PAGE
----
Evolutionary comparison provides evidence for pathogenicity of RMRP mutations.

Détails

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Etat: Serval
Version: de l'auteur
ID Serval
serval:BIB_CC6ABC66BB92
Type
Article: article d'un périodique ou d'un magazine.
Collection
Publications
Titre
Evolutionary comparison provides evidence for pathogenicity of RMRP mutations.
Périodique
Plos Genetics
Auteur(s)
Bonafé L., Dermitzakis E.T., Unger S., Greenberg C.R., Campos-Xavier B.A., Zankl A., Ucla C., Antonarakis S.E., Superti-Furga A., Reymond A.
ISSN
1553-7404[electronic]
Statut éditorial
Publié
Date de publication
2005
Peer-reviewed
Oui
Volume
1
Numéro
4
Pages
e47
Langue
anglais
Notes
Publication types: Journal Article ; Research Support, Non-U.S. Gov't
Publication Status: ppublish
Résumé
Cartilage-hair hypoplasia (CHH) is a pleiotropic disease caused by recessive mutations in the RMRP gene that result in a wide spectrum of manifestations including short stature, sparse hair, metaphyseal dysplasia, anemia, immune deficiency, and increased incidence of cancer. Molecular diagnosis of CHH has implications for management, prognosis, follow-up, and genetic counseling of affected patients and their families. We report 20 novel mutations in 36 patients with CHH and describe the associated phenotypic spectrum. Given the high mutational heterogeneity (62 mutations reported to date), the high frequency of variations in the region (eight single nucleotide polymorphisms in and around RMRP), and the fact that RMRP is not translated into protein, prediction of mutation pathogenicity is difficult. We addressed this issue by a comparative genomic approach and aligned the genomic sequences of RMRP gene in the entire class of mammals. We found that putative pathogenic mutations are located in highly conserved nucleotides, whereas polymorphisms are located in non-conserved positions. We conclude that the abundance of variations in this small gene is remarkable and at odds with its high conservation through species; it is unclear whether these variations are caused by a high local mutation rate, a failure of repair mechanisms, or a relaxed selective pressure. The marked diversity of mutations in RMRP and the low homozygosity rate in our patient population indicate that CHH is more common than previously estimated, but may go unrecognized because of its variable clinical presentation. Thus, RMRP molecular testing may be indicated in individuals with isolated metaphyseal dysplasia, anemia, or immune dysregulation.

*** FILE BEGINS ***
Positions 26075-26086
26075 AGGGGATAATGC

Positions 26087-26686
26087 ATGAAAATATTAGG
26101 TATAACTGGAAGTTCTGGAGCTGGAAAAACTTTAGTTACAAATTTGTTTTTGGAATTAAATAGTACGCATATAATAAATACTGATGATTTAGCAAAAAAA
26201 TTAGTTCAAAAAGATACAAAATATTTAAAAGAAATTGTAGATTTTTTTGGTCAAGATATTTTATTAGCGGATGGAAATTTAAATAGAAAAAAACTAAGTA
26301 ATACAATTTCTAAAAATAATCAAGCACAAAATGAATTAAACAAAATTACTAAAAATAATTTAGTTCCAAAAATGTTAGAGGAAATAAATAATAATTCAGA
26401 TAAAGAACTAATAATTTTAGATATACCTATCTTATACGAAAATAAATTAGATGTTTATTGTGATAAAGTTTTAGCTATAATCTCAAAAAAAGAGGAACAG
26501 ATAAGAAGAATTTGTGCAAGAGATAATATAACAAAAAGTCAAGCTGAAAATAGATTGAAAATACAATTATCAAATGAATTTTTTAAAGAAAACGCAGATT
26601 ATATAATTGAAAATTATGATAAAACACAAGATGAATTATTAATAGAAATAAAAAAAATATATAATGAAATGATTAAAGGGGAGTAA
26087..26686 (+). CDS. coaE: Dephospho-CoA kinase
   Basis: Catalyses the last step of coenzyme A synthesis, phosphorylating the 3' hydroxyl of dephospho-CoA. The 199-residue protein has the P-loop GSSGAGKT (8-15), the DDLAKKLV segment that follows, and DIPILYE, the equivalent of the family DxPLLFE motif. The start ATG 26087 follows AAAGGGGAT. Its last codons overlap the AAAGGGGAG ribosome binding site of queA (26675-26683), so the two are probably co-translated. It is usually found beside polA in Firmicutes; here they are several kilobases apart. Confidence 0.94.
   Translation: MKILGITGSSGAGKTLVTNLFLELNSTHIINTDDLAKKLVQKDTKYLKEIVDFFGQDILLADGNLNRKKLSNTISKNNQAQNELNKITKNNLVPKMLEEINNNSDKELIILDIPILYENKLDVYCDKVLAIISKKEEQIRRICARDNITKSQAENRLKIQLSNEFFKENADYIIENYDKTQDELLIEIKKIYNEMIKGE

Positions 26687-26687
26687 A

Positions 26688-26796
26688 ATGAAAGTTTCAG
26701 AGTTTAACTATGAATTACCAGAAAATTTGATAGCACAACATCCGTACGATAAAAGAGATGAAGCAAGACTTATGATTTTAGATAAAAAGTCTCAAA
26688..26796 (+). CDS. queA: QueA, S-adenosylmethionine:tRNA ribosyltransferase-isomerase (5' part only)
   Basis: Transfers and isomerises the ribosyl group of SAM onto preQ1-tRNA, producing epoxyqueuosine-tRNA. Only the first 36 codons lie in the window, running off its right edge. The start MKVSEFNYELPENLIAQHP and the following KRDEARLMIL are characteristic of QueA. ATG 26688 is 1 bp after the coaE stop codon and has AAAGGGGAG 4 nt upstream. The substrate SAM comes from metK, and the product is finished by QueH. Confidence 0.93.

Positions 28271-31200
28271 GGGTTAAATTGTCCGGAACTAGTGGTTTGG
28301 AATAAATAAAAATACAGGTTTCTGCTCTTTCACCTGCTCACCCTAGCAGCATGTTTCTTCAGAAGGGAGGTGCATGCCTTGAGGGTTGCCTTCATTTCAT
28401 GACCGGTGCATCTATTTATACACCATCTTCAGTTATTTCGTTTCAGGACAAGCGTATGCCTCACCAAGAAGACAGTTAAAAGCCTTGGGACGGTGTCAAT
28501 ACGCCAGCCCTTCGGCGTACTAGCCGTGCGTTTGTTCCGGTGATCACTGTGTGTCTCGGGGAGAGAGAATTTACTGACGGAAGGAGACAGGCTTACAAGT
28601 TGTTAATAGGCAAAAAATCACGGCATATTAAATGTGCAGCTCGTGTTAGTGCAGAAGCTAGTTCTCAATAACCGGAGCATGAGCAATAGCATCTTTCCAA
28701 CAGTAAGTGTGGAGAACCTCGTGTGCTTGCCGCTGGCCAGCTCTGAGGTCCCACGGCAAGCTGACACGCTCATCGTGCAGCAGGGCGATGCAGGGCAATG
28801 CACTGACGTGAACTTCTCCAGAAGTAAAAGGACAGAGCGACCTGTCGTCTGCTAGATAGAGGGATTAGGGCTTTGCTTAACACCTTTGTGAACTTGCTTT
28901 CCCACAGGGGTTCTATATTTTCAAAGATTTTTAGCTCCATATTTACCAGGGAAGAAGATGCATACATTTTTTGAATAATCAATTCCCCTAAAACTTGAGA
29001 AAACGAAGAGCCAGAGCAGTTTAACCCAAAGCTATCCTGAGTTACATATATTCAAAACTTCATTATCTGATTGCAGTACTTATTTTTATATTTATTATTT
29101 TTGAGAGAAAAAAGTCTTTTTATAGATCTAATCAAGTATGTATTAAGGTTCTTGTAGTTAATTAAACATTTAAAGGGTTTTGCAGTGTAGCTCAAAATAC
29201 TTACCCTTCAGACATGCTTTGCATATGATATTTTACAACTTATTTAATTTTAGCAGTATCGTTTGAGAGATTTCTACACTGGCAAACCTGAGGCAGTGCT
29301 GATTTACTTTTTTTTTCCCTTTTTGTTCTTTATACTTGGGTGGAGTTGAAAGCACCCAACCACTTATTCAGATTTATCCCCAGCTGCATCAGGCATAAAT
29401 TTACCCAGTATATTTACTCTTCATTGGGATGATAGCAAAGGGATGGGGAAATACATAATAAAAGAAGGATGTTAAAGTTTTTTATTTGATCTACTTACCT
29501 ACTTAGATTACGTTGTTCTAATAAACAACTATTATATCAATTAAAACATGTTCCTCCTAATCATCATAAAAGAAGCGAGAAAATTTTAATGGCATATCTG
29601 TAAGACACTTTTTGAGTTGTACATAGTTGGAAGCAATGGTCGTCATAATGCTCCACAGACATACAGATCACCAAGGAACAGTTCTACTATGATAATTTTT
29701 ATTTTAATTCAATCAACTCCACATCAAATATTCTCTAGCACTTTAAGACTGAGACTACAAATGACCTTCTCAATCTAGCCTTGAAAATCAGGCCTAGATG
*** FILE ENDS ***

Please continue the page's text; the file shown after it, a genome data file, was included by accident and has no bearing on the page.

Mots-clé
Animals, Base Sequence, Endoribonucleases/genetics, Evolution, Molecular, Family Health, Genome, Genomics, Heterozygote, Homozygote, Humans, Molecular Sequence Data, Mutation, Osteochondrodysplasias/genetics, Polymorphism, Genetic, Promoter Regions, Genetic, RNA/genetics, Sequence Homology, Nucleic Acid
Pubmed
Web of science
Open Access
Oui
Création de la notice
24/01/2008 16:51
Dernière modification de la notice
09/05/2019 1:20
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